MOSCOW. (RIA Novosti political commentator Pyotr Romanov)

The execution of Saddam Hussein on December 30 soured the holiday mood; it is difficult to forget the scaffold, the hangmen’s masks, the noose, and the eyes of the condemned. The image is not frightening, since television has inured us to such things, but loathsome.
Capital punishment is an abominable thing, and Hussein’s death is vivid proof of this. By killing him, the government of Iraq and U.S. President George Bush have sentenced hundreds, if not thousands, of innocent people to death in explosions set off by outraged Sunnis.
Saddam Hussein is a criminal, but nobody can rightly be punished unless sentenced by a court. His trial turned out to be a trap for the prosecutors. In fact, the idea was doomed to failure from the very beginning, because no court can be independent in a country occupied by foreign troops. Nobody expected a fair sentence because the outcome was predetermined, lawyers were warned off, and the court discussed only one of Hussein’s numerous crimes.
And lastly, he was executed shortly before Bush’s January statement on Iraq. The White House needed at least one “victory” in its disastrous Iraqi campaign.
As the Hague Tribunal for the former Yugoslavia showed, lawyers usually flunk when they put politicians on trial. Trying to repeat the Nuremberg Trials of the Nazi criminals again and again, the prosecutors lose their cases even though they seem to hold all the aces. Slobodan Milosevic outplayed Carla del Ponte, and Saddam Hussein has defeated the Baghdad judges.
One look at the scaffold and jeering hangmen, and at Saddam Hussein, who acted honorably to the very last, proves that the prosecution also suffered a moral failure. The dictator seemed to have become wiser during his detention, whereas his political opponents, apparently intoxicated by revenge, have degenerated into sadism.
Some may say that the picture I have drawn here is a faÚade hiding the truth. But politics and modern political techniques are mostly the art of the visible.
The Americans think that they have snatched the banner from their opponents by killing Hussein. But Sunnis are now carrying portraits of their new martyr and demanding revenge. According to Amnesty International, the new Iraqi leaders have missed a historic chance to break the gruesome chain of death sentences in their country. In other words, the court in a purportedly democratic Iraq turned out to be as merciless as the courts in an Iraq ruled by a dictator.
The White House has routinely ignored the opinion of international human rights organizations, which denounced the execution of Hussein, as well as the views of European leaders. Even British Prime Minister Tony Blair, Bush’s closest European ally, had to admit – though after a long delay and through his press service – that Hussein’s execution was deplorable and the manner in which it was done was “completely wrong.”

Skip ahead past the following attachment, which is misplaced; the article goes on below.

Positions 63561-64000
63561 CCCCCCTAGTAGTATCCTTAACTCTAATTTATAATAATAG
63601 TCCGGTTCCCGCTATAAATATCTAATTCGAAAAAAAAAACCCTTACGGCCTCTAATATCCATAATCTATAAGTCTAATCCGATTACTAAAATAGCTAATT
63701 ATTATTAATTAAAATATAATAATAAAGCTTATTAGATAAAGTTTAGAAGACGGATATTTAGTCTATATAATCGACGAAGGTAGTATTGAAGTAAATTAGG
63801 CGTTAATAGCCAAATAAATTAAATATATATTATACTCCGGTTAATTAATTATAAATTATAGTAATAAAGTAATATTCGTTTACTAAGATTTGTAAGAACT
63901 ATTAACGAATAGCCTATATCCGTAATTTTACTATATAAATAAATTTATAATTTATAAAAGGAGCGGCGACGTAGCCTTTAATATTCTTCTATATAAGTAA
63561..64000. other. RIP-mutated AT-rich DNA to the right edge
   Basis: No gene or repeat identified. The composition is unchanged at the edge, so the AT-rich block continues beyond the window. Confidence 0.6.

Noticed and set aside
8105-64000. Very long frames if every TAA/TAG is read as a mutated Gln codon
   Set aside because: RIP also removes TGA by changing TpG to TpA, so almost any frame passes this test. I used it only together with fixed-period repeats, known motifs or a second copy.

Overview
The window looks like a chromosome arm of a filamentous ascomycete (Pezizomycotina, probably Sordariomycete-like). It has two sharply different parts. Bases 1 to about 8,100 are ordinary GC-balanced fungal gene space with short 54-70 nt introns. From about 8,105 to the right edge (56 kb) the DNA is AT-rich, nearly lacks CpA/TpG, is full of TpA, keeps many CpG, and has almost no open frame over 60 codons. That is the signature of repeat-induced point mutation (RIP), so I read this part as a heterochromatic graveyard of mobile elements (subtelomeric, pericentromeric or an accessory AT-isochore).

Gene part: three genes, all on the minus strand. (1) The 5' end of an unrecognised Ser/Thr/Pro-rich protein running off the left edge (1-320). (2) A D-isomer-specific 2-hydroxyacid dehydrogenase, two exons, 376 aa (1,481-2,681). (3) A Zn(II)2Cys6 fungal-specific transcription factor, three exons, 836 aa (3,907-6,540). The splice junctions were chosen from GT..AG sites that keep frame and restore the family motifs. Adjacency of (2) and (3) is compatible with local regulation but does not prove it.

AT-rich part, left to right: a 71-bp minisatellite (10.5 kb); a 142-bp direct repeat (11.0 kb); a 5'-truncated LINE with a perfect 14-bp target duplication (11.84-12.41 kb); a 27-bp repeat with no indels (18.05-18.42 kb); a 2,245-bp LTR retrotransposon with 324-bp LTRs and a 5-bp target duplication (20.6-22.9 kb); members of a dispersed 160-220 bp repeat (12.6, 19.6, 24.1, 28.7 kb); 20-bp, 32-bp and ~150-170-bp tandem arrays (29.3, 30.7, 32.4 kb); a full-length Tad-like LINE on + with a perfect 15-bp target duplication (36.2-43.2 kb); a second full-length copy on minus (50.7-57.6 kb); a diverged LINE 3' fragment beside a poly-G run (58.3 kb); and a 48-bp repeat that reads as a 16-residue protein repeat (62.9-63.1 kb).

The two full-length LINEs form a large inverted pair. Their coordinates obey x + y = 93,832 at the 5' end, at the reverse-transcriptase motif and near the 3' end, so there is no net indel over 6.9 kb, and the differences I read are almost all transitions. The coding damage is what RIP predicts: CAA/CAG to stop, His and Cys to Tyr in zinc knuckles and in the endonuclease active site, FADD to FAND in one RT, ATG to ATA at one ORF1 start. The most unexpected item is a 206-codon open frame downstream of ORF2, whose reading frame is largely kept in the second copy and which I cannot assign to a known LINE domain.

There is a big difference between deploring capital punishment and the manner of its execution. Did Blair mean that the execution would have been less “deplorable” if the Americans had searched their Iraqi henchmen and taken away the mobile phones that were used to film the execution?
As I see it, this is one more example of the importance of the visible parts of politics.
The next U.S. administration will have to work very hard to restore understanding between Washington and Europe, since the European allies are becoming divided over the interpretation of the most fundamental notion, democracy.
Of all the European governments, only the Polish leadership wholeheartedly supported the execution of the Iraqi dictator. No wonder that its lonely voice was heard very well. The Vatican, which Poles usually look up to, has denounced the execution, but the Polish government has decided that it would stand to gain by demonstrating its loyalty to Washington.
How long will Warsaw continue to act as Bush’s “fifth column” in the European Union? And what would Lech Kaczynski, the president of a Catholic Poland, have said about Hussein’s execution if his compatriot, Karol Jozef Wojtyla, known as John Paul II since his October 1978 election to the papacy, had not died?
Initially, Ban Ki-moon, the new UN Secretary-General, remained indifferent to the execution of Saddam Hussein. But his press department soon sensed that something was wrong and issued a statement. Ban later urged the government of Iraq “to grant a stay of execution to those whose death sentences may be carried out in the near future,” but this has done little to improve the bitter aftertaste.
It appears that we will have a “chilled” UN Secretary-General, which is a pity. Keeping one’s cool is a good thing for a diplomat of his rank, but a bit of empathy wouldn’t go amiss either.